In this way, everybody wins. People get to delicious food, home cooks get to test out their talents and hosts can pick up some new skills along the way. 

“It’s more relevant than ever before as we tackle the loneliness issue, but also as the gig economy allows more people to start thinking about where they might go in the future, side gigs become more relevant.”

Glaister says they probably have more professional chefs on the platform than they expected, but it’s also helping to tackle the major gender imbalance in the food industry. Women are more likely to cook meals at home, as well as do the food shopping, but in the professional kitchen, men reign supreme, and only 15 per cent of professional chefs are women.

At WeFiFo, 65 per cent of its hosts are female. The platform is empowering these home cooks and hosts to showcase their skills and have some fun at the same time. 

Creating people businesses thanks to tech 

Though WeFiFo is a tech company, as a marketplace platform, Glaister sees it as more of a people business. “The tech part makes everything easier – the food choice is easier, quicker, safer, but WeFiFo is about real people, real conversations [and] that doesn’t exist without people leaving their homes and going somewhere to eat,” she explains.

A stint in the John Lewis Accelerator programme, JLAB, means WeFiFo took £100,000 in investment from the retail stalwart in 2017, culminating in a partnership with Waitrose that is bringing WeFiFo supper clubs into stores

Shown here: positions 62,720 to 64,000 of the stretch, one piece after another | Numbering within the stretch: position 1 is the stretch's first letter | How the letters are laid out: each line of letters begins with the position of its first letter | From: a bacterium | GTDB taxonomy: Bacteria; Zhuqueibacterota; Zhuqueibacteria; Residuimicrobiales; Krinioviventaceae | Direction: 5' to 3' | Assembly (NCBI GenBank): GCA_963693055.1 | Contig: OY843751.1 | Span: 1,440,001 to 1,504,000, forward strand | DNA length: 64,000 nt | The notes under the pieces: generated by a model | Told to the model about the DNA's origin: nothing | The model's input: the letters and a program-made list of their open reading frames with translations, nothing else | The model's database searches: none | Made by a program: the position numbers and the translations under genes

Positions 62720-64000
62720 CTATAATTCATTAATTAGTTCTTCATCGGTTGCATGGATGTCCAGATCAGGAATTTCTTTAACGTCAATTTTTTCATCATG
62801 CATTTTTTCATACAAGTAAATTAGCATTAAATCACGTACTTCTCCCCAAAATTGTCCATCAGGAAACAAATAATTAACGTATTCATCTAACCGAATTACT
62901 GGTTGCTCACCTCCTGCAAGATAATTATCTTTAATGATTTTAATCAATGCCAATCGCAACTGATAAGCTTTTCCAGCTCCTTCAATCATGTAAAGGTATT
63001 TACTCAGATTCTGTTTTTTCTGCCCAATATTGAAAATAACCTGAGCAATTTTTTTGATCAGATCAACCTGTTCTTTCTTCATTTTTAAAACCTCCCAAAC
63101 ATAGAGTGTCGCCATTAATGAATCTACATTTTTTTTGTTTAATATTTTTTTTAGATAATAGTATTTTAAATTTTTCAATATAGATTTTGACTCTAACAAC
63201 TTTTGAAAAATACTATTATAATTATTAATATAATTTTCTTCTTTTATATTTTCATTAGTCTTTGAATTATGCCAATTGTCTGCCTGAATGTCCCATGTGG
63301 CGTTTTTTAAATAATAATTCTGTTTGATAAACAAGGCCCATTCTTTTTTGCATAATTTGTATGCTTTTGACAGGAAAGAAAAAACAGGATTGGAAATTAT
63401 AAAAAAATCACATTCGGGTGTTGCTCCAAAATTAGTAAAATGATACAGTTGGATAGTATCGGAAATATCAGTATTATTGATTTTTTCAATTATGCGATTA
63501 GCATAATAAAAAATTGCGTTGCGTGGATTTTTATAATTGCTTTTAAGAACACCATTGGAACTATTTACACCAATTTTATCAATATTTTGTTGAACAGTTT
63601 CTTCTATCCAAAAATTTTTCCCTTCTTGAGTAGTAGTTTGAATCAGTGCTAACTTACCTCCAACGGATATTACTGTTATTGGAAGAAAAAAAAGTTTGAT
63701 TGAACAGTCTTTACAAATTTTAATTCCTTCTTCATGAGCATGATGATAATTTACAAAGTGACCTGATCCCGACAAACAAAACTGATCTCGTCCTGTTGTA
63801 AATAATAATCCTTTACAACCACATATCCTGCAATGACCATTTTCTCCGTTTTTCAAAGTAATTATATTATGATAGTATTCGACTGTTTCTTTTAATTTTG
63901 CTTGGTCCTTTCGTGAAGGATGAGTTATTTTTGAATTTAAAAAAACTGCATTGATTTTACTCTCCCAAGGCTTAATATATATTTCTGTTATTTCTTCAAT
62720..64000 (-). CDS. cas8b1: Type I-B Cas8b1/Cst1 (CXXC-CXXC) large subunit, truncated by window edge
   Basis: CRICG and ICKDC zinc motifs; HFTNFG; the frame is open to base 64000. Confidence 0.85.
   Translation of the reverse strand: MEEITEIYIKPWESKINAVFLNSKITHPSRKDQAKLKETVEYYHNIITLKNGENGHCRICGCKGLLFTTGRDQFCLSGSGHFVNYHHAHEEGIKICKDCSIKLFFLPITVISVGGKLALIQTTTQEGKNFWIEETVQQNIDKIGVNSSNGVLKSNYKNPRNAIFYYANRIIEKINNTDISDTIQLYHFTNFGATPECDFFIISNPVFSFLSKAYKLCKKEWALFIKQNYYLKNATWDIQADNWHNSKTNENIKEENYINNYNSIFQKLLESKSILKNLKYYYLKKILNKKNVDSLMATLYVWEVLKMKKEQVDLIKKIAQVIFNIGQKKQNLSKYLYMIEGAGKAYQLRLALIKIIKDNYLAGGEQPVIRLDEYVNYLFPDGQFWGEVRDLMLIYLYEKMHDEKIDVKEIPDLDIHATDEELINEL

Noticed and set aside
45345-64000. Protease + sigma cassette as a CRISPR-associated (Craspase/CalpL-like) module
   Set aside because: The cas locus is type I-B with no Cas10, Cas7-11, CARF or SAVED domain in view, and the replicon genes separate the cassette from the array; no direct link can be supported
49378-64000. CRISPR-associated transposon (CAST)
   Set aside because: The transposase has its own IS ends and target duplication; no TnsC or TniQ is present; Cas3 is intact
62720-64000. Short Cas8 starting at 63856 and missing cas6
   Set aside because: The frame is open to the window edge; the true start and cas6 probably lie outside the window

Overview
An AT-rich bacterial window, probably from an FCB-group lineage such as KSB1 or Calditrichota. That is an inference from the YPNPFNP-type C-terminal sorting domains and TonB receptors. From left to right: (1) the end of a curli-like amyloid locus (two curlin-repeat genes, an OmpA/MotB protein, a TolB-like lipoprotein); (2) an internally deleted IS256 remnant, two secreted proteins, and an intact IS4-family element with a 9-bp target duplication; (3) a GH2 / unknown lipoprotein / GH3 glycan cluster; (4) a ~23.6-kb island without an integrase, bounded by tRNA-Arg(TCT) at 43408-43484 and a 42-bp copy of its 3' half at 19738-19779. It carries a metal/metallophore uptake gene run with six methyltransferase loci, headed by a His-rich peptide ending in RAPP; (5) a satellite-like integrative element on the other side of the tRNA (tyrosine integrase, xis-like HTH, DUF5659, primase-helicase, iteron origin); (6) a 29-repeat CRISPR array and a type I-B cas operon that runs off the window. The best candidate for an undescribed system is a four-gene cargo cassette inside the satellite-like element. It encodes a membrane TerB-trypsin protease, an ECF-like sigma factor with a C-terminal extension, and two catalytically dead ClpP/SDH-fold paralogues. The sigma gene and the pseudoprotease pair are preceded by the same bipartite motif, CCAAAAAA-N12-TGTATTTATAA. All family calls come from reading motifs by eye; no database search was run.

“They had a desire to do experiential dining, to increase footfall and dwell time within their stores. And we felt we could resolve that for them very quickly,” says Glaister. 

The Waitrose supper clubs cater to a different demographic to usual WeFiFo events, Galister says they’re generally empty nesters and social foodies. But, 42 per cent of those customers have gone on to other WeFiFo events since. 

“The atmosphere is always fantastic, there’s loads of laughter at the table. They’re noisy, fun, foodie affairs and people really enjoy them.” 

There’s also a focus at WeFiFo on solo dining: 30 per cent of attendees are solo diners. These aren’t dating events, something Glaister was keen to keep away from, but simply people wanting to connect over food. 

“I’ve walked up and down a high street to find somewhere welcoming to eat by myself,” she says. “Being able to go and join a conversation is such a healthy thing, for your mental and physical health, and I want more men and women to feel comfortable to be single and join a table.” 

Earlier this year, WeFiFo smashed through its crowdfunding target of £400,000 to facilitate its expansion. The rest of 2019 is focused on the Waitrose events and growing across the UK. Does this mean an international expansion could be on the cards?

“That’s a huge part of the ambition,” says Glaister. “But the focus right now is prove the product in the UK. London is chronically lonely, the UK is lonely, it is an epidemic. And if we can make the model work here, we can make it work anywhere.”